# What is the maximum number of checked squares on a board that delivers checkmate without a draw?

I’ve long dreamt of delivering a “super checkmate”.

Imagine that as his dying wish, when in checkmate, the king can magically transport himself to any open square on the board.

What is the board configuration which minimizes the number of squares he can safely teleport to? Is it possible for there to be no safe squares, so the king’s wish can’t save him?

Of course, we can imagine somehow the opponent promoted all his pawns to queens along the back rank, so every square is covered, but this configuration is not achievable without having drawn along the way (I believe; but prove me wrong!).

So I’m looking for a practical configuration that can be achieved naturally where the last move is checkmate.

Bonus points for each square that is under attack more than once.

It's going to be hard for any position to be "natural" if the king is out and roaming about, so I presume that you mean that the position must be legal. Also, as far as I understand it, the king may only teleport in a checkmate position, and not while in check, because otherwise, it would be nigh impossible to give a mate.

Firstly, it is entirely possible to get eight queens on a board for checkmate without drawing, like so, with a little help from other White pieces. While this can be done with just the pawns alone, the extra pieces are needed to do it in exactly eight moves.

``````[FEN "8/PPPPPPPP/8/8/8/8/k7/1RN1K3 w - - 0 1"]

1. a8=Q+ Kxb1 2. c8=Q Kb2 3. d8=Q Kb1 4. e8=Q Kb2 5. f8=Q Kb1 6. g8=Q Kb2 7. h8=Q+ Kb1 8. b8=Q#
``````

But it is also possible to achieve this effect with just White's eight starting pieces. I remembered this old problem by Josef Kling that does it. The stipulation reads: White checkmates in 14 moves but only after attacking all 64 squares." I would suppose that this position is more "natural" than one with eight White queens.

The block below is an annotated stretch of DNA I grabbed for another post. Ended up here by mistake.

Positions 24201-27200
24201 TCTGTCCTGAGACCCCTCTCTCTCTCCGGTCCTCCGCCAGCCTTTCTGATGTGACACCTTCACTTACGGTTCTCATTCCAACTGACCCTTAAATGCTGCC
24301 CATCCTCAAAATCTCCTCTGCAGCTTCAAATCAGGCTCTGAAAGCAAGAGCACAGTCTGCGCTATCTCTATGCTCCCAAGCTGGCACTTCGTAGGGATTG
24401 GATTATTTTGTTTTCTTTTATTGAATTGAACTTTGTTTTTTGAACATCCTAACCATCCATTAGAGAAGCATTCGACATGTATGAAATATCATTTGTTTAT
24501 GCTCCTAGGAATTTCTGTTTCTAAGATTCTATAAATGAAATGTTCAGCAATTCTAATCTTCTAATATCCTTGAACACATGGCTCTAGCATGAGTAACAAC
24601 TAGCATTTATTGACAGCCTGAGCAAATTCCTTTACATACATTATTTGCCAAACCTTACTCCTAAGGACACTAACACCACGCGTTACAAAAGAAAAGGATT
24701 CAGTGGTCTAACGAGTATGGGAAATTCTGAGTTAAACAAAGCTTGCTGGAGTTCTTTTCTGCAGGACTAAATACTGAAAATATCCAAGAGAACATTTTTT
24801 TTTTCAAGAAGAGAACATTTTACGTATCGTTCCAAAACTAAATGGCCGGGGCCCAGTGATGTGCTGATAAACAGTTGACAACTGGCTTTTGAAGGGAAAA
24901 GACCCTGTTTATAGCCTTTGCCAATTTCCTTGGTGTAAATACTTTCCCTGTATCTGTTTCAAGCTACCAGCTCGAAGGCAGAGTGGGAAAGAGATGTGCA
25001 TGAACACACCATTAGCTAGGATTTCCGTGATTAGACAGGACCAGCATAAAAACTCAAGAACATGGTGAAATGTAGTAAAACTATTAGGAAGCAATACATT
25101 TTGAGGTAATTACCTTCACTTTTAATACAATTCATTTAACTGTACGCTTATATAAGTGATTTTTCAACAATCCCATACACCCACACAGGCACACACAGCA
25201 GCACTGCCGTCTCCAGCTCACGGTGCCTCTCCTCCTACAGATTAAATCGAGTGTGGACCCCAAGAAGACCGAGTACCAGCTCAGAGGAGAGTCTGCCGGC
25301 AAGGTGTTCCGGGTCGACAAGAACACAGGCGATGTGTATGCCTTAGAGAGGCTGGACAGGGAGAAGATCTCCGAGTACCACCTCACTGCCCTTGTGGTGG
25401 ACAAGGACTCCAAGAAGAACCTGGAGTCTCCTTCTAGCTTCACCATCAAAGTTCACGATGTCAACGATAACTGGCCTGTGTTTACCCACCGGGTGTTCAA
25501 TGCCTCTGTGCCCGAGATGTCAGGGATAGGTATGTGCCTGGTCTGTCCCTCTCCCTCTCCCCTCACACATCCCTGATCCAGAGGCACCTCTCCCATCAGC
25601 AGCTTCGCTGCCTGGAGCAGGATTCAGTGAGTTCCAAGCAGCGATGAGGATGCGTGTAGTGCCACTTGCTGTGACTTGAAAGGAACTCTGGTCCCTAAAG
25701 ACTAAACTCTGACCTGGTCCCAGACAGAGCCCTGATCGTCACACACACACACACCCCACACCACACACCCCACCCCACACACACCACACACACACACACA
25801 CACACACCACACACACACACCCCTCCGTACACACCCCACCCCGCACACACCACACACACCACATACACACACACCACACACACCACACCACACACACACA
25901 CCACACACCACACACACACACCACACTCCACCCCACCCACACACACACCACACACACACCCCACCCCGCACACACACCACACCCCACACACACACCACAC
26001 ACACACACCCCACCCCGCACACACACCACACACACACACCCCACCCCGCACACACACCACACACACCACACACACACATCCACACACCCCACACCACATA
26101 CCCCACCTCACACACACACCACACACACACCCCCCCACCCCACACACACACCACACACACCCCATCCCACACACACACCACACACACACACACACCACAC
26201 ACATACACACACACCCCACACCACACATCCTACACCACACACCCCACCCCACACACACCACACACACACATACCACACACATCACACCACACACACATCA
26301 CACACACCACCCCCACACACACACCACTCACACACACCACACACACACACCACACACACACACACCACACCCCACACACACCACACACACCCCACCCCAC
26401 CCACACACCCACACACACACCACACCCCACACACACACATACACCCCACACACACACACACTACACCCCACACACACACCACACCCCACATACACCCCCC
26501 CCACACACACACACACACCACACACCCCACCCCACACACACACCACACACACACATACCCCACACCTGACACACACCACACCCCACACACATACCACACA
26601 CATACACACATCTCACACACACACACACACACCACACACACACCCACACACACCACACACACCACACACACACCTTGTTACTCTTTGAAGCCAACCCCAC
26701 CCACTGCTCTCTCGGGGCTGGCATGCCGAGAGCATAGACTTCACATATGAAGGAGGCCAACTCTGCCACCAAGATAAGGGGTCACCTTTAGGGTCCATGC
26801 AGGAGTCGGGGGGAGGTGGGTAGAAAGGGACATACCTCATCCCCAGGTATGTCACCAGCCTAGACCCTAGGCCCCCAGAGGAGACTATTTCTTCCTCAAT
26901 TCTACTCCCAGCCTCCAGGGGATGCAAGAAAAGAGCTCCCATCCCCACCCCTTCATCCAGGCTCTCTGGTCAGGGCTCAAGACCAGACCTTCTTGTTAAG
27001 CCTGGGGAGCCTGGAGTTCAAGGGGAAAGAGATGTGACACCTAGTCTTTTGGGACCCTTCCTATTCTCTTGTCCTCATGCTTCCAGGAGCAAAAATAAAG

Do note that while the stipulation reads “64 squares,” it has been proven, that with opposite-colored bishops, the starting pieces can only control 63 squares. Kling knew that for sure, so it's just a minor discrepancy that he used “64” to have a better sounding stipulation in my opinion.

``````[Title "Josef Kling, The Chess Player's Companion 1849, 'Fancy Sketch'"]
[FEN "4k3/8/8/8/8/8/8/RNBQKBNR w - - 0 1"]

1. Qd6 Kf7 2. Rh8 Kg7 3. Bb2+ Kf7 4. Qa6 Ke7 5. Bh3 Kf7 6. Ke2 Ke7 7. Kd3 Kf7 8. Bd4 Ke7 9. Nd2 Kf7 10. Ne2 Ke7 11. Rg1 Kf7 12. Nc3 Ke7 13. Nd5+ Kf7 14. Be6#
``````
• This is great! I am deeply inclined to accept it immediately (for giving both the possibility of 8 queens and the solution using the starting pieces!), but I'm going to hold out to see everyone else's creative solutions. – Dan Bron Aug 5 '20 at 14:03
• Isn't that only 63 squares under attack in the (very cool) second position? I might be blind, but it doesn't look like anything's attacking a6. – Player One Aug 5 '20 at 22:33
• And the rules of this particular puzzle were framed as only allowing the King to teleport to open squares, so it does still solve the puzzle even with A6 undefended. – Arcanist Lupus Aug 6 '20 at 1:45
• Why do you need the rook and knight for the 8-queens position? Note, also, that the same thing can be done with 8 rooks. – Loren Pechtel Aug 6 '20 at 3:29
• @RewanDemontay You can't get into a position like that without black's cooperation, so what about stalemate threats? – Loren Pechtel Aug 6 '20 at 4:02